Define BIT0, BIT1, BIT2, etc Without #define

Is it possible in C++ to define BIT0, BIT1, BIT2 in another way in C++ without using #define?

#define BIT0 0x00000001
#define BIT1 0x00000002
#define BIT2 0x00000004

I then take the same thing and make states out of those bits:

#define MOTOR_UP   BIT0
#define MOTOR_DOWN BIT1

Note: I am using 32 bits only, not 64 bits. I am also using a setBit(flagVariable, BIT) (consequently a clrBit macro to do the opposite) macro to set the bits then compare whether the bit is set using the bitwise operator such as

if (flagVariable & MOTOR_UP) { 
   // do something
   clrBit(flagVariable, MOTOR_UP);
}

Is there a type in C++ that already contains these bit masks?

Answers


How about:

enum Bits
{
    BIT0    = 0x00000001,
    BIT1    = 0x00000004,
    BIT2    = 0x00000008,

    MOTOR_UP    = BIT0,
    MOTOR_DOWN  = BIT1
};

You could use an enum instead:

enum {
  BIT1 = 1,
  BIT2 = 2,
  BIT3 = 4,
  ...
};

Here's one way:

const int bit0 = (1<<0);
const int bit1 = (1<<1);
const int bit2 = (1<<2);
//...

const int motor_up = bit0;
const int motor_down = bit1;

How about using a template?

template <int BitN>
struct bit
{
    static const int value = (1 << BitN);
}

You would use it thus:

const int MOTOR_UP   = bit<0>::value;
const int MOTOR_DOWN = bit<1>::value;

Or with an enum:

enum
{
    MOTOR_UP   = bit<0>::value,
    MOTOR_DOWN = bit<1>::value
}

You could use a function instead:

#define BIT(n) (1<<(n))

*edited for Macro Monster compliance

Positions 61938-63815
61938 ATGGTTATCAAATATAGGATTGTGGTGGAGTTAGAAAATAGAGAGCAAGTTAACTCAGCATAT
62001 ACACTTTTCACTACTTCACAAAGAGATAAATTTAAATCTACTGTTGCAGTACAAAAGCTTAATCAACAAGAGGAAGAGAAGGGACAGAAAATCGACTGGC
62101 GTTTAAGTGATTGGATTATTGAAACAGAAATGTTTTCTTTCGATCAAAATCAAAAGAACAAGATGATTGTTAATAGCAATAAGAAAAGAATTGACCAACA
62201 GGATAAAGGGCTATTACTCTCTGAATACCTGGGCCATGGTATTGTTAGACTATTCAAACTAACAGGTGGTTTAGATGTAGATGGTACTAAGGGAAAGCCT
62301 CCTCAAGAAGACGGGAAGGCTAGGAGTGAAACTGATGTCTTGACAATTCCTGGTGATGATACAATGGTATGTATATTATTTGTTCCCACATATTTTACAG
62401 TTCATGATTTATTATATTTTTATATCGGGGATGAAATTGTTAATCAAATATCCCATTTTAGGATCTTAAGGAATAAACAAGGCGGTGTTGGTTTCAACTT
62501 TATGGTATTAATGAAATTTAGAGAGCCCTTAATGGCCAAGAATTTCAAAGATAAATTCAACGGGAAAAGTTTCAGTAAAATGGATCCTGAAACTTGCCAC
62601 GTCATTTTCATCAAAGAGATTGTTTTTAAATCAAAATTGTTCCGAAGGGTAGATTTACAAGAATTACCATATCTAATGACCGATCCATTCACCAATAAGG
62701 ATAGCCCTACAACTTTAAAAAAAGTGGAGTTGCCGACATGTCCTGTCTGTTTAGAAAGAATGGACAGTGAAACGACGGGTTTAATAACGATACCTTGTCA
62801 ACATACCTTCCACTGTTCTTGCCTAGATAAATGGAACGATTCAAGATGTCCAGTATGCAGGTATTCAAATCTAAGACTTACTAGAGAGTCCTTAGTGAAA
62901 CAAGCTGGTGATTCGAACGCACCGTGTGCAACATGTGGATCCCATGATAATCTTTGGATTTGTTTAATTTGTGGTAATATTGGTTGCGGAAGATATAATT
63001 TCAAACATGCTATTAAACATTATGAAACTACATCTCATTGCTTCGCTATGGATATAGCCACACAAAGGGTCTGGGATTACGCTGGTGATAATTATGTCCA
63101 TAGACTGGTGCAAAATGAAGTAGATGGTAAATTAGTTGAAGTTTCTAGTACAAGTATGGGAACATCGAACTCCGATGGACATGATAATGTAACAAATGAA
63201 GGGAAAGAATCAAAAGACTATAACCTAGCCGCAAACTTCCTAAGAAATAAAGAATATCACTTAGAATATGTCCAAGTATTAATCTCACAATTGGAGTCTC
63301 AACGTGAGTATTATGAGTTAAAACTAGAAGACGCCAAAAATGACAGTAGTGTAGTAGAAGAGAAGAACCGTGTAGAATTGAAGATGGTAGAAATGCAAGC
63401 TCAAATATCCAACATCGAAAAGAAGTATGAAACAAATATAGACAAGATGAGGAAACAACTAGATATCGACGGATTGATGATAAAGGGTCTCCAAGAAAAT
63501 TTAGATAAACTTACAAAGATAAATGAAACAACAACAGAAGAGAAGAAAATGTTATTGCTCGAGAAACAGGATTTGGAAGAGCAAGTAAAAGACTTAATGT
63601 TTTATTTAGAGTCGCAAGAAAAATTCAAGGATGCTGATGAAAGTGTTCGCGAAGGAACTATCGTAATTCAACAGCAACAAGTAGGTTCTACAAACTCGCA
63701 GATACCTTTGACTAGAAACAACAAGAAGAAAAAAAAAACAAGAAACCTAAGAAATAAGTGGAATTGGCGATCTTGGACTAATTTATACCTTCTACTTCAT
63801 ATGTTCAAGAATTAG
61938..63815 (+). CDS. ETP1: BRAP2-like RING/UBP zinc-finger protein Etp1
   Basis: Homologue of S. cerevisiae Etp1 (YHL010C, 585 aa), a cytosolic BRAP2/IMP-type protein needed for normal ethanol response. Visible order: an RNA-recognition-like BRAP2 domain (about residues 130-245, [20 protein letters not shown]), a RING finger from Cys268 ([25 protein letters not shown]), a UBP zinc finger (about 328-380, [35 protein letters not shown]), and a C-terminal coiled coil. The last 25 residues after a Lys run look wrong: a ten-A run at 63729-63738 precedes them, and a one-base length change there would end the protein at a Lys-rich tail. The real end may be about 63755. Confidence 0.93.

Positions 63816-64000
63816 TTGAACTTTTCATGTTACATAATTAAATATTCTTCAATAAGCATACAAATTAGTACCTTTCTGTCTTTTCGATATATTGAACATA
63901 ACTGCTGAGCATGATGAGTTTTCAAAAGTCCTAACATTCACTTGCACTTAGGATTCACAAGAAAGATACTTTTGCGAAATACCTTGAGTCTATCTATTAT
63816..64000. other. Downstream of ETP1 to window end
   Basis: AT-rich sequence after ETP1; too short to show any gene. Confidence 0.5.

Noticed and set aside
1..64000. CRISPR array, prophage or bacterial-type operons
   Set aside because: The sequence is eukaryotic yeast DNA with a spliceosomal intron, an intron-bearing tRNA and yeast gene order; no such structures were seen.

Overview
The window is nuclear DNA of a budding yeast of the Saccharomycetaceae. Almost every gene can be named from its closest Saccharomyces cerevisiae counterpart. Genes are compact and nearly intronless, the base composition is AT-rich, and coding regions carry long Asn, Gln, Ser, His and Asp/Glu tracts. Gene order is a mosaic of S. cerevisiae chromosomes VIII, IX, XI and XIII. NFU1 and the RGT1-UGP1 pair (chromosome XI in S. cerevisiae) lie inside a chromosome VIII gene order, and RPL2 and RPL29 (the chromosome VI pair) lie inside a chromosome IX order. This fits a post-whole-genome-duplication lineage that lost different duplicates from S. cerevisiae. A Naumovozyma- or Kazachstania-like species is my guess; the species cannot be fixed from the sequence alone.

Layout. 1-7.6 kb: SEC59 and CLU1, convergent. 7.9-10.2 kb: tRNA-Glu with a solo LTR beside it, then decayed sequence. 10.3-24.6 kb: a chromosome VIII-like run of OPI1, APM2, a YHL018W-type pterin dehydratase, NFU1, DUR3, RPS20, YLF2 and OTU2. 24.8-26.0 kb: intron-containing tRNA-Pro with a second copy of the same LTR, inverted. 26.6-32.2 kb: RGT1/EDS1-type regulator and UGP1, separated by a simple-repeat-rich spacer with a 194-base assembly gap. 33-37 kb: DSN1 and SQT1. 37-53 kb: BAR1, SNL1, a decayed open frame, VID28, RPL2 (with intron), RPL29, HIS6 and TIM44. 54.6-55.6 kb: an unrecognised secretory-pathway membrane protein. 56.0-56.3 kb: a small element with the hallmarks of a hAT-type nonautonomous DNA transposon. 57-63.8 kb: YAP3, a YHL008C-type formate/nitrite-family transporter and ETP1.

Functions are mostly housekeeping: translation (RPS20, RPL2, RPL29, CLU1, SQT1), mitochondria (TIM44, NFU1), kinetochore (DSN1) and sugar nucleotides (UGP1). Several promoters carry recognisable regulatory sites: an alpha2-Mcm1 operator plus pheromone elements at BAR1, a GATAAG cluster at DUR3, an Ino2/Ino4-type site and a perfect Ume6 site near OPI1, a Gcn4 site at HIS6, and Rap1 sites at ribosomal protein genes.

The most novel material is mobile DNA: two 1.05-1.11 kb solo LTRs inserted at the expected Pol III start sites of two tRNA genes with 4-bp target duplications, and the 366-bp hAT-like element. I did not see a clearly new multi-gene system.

I say combine tzaman's and Martin York's answers:

#define BIT(x) (1 << (x))

enum {
    motor_up = BIT(0),
    motor_down = BIT(1)
};

There's no particular reason for a bunch of macros or enums with silly-names like BIT0, BIT1, ..., BITn.

And enums work great as integral constants - they don't have macro global-namespace-stomping powers and they work equally well in C and C++ (which isn't true for const int types).


You probably want something like the STL's std::bitset.


Use bitfield union and structs. (For Billy: The solution to the problem is C++ code. The sample was using C++/CLI.)

union MotorControl
{
    struct 
    {
        int motorUp :1;
        int motorDown :1;
    };
    struct 
    {
        int all;
    };
};

int main(array<System::String ^> ^args)
{
    MotorControl mc;
    mc.all = 0;
    mc.motorDown = 1;
}

I'd modify Martin's answer just a bit:

enum Bits
{
    BIT0    = 0x00000001,
    BIT1    = BIT0 << 1, 
    BIT2    = BIT1 << 1,

    MOTOR_UP    = BIT0,
    MOTOR_DOWN  = BIT1
};

Using the shift operators makes things a little more consistent, and makes it obvious if you are skip a bit.


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